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Pornography # 2: Should I Go Or Should I Stay?

Question:

We have been married for over 20 years. With four children. As well as have been extremely involved with our church which holds very high standards of morality. My husband had spent most of his time at work or involved in church service. He loves to take vacations with the family, but makes it a point to avoid me as much as possible. To the point of when he is home he goes to his room or stays in the kitchen watching tv verses with us. I just found out he has been addicted to phonorgraphy as well as what that includes. He has recently been diagnosised with schizoid personality disorder as well. Its been a long and lonely life for me and my children as well. He says he has changed his ways yet his neglect is much the same. Intimacy is another issue with him. My problem is I have developed several disorders trying to cope. Depression, Anxiety, Panic, Codependency to name a few. I have started my own business but its not at all successful yet. I have been working on it about 1 year. I have had trouble finding mental help and am working on getting into a group as well as counselling. I am on medication. I would like to leave but feel paralized with fear. Money is an issue. Can he really change? He’s had his addiction over 30 years. He want to keep the marriage. I don’t know if I can care for the family money-wise without him. He does help some at home and is the main provider. What are my options and choices as well as what is the real chance to work it out? I am devistated about his lifestyle. I thought we had the same value system. I don’t know which way to turn, I want to be well and finacialy able to care for my kids before I make any moves, if I make any moves. My mental condition concerns me as far as staying. It’s been over 1 year when it all came out. Thats when I started my own business 6 months later.

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Answer:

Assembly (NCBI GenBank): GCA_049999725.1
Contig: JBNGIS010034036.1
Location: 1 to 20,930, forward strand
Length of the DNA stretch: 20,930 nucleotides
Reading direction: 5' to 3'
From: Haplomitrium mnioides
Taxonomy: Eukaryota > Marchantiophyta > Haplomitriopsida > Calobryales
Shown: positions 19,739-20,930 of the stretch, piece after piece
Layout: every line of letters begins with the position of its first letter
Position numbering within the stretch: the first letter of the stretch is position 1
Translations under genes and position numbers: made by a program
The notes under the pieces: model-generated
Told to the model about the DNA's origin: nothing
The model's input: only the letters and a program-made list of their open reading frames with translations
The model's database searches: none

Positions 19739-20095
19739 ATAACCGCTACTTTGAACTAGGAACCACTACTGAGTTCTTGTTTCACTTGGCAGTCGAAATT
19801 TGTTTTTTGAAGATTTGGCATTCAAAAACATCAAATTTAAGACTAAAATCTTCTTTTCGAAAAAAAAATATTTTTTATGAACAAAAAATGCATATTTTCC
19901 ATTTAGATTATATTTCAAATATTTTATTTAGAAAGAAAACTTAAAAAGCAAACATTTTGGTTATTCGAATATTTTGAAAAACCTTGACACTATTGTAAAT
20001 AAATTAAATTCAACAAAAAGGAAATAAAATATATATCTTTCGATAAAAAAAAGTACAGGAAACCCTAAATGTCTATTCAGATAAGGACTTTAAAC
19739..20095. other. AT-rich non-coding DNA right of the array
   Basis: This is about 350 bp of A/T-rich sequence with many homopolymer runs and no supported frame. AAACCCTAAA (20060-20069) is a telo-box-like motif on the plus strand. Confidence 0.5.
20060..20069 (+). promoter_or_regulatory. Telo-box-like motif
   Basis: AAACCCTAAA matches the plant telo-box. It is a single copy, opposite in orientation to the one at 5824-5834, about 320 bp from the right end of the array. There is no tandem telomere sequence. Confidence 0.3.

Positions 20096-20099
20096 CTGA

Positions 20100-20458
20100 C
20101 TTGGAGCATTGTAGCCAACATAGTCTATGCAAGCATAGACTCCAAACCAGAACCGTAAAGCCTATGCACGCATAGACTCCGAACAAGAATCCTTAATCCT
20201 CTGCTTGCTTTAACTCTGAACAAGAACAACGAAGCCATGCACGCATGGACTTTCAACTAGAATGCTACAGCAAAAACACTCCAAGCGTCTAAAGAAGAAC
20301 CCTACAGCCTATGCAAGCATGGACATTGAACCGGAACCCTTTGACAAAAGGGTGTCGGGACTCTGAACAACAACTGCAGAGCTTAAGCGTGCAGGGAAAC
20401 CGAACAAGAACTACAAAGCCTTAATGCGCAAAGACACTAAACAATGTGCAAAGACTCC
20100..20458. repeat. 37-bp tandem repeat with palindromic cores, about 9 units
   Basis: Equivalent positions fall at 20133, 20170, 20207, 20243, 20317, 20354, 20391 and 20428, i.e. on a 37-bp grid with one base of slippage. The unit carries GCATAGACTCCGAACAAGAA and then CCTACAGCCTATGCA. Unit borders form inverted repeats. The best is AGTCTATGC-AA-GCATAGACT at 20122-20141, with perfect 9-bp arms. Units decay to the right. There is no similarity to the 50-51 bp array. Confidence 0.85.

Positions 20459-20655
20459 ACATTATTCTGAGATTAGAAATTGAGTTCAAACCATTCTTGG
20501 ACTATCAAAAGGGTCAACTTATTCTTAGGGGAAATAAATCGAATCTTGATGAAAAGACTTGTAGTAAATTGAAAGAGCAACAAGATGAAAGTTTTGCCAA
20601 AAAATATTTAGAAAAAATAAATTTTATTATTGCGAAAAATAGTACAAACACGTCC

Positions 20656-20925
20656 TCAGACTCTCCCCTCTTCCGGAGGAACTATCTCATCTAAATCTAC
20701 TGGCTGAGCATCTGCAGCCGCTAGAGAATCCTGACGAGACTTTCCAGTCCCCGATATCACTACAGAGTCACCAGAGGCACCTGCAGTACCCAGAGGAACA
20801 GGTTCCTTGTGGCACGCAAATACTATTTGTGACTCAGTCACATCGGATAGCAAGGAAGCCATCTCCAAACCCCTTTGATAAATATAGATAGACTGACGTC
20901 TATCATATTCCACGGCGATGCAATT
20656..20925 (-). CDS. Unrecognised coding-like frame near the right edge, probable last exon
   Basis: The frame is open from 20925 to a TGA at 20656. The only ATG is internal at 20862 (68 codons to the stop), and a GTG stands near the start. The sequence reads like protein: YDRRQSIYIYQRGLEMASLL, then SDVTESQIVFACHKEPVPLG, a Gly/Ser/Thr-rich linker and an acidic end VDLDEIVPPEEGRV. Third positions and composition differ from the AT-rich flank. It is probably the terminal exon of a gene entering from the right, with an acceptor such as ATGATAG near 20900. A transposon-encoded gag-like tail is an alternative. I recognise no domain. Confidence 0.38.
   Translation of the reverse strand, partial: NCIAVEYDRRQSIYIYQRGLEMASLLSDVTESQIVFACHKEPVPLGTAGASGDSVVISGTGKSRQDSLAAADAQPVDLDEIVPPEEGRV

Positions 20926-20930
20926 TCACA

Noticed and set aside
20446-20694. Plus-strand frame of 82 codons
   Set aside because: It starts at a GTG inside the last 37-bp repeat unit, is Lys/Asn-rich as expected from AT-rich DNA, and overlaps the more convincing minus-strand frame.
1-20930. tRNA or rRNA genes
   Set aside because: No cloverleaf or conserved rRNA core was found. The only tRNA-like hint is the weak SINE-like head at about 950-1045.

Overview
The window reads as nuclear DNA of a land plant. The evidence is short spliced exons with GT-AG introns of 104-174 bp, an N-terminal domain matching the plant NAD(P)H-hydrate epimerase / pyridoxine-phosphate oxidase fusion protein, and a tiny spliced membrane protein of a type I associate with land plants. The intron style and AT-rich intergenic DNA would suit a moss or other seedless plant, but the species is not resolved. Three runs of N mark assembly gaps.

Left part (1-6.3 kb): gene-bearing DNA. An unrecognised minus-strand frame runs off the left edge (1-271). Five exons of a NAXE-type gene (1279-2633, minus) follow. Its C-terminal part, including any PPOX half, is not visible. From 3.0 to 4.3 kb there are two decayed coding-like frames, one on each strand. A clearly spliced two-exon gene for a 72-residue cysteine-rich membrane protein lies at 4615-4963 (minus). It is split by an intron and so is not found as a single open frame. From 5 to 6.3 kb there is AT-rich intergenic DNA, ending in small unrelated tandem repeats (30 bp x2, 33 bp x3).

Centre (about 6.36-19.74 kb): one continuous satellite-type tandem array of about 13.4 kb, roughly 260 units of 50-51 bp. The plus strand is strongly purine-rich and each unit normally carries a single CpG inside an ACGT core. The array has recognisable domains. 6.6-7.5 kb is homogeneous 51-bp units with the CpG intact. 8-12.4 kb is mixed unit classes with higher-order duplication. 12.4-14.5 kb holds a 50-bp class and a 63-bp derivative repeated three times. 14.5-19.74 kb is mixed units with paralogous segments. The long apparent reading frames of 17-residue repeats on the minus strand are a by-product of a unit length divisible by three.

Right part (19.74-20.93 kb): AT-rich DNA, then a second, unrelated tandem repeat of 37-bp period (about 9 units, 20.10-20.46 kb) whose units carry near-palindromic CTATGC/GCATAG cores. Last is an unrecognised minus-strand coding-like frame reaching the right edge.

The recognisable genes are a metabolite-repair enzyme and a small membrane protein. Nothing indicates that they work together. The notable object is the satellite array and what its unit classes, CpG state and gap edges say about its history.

First of all, give yourself a pat on the shoulder for having a spine and knowing what you need and what is bad for you. You may be paralized with fear, but who isn’t when faced with major life decisions? I’m gratified to see that you have sought help by seeking medication therapy for your psychological issues, and for having started the process of becoming more financially independent by starting your own business. These are difficult steps in the right direction and should not be glossed over. You’ve done well so far. You want to know what your options and choices are. Well, basically, you can leave the marriage (which as you’ve already figured out will be easier to do if you find a way to support yourself prior to making that decision), or you can work within the marriage for reform. Since you are already in the marriage, it may be that you’ll want to exhaust the posibilities for making the marriage work better before you decide to leave. Your situation requires marital therapy with an experienced professional counselor, I think. You want an experienced independent third party who will take no sides, and help you to figure out a path towards a healthier, more intimate relationship. This is probably not a job for a church counselor, but rather for someone who is scientifically trained and who has been doing this work for a number of years. Here at Mental Help Net, we’re big fans of an approach called ‘behavioral marital therapy’ (which is a short-term therapy that has the best evidence for being a proven helpful approach to marital problem solving), but most any senior licensed social worker, marital and family counselor or psychologist ought to be able to help. Let your faith be a comfort, but realize that a fair number pastors are often unprepared to offer more than urges towards prayer when confronted with serious marital crises. Prayer will definitely help, but it probably won’t do the entire trick here. Talk to your husband and see if you can’t get him to agree to go for therapy with you. Marital therapy is less likely to work for you if he isn’t willing to actively participate. And keep in mind as you attend therapy, that both of you will have to compromise if you are to get anywhere. I wholeheartedly applaud your efforts to become more financially independent. The world has changed a great deal since you were a child and it is vital these days for a woman to be able to support herself. A great deal of the fear you are experiencing right now will be off you if you can at least get by on your own. You may want to talk with someone like a career counselor who can help you to evaluate whether your business will ultimately prove workable, and who can perhaps help you develop a ‘plan b’ and a ‘plan c’ for making money if your business doesn’t end up working out. There’s no shame if that happens, by the way. Most small businesses don’t work out. It will also be important that you start taking some time for yourself to work on yourself as an independent human being and not just as a mother or a wife. Get yourself into a short-term indivdual or group therapy and allow yourself to talk over your issues and concerns with an objective supportive third party (or parties). Give yourself permission to explore an interest and go for it (be that an art or music class, a weekly walk with a friend, a yoga class, or whathaveyou. Explore self-help resources like Clay Tucker-Ladd Ph.D.’s Psychological Self Help Website that can help you to learn how to cope with anxiety and depression. Start taking the time to take care of yourself, and the rest of your burdens will lessen a little.

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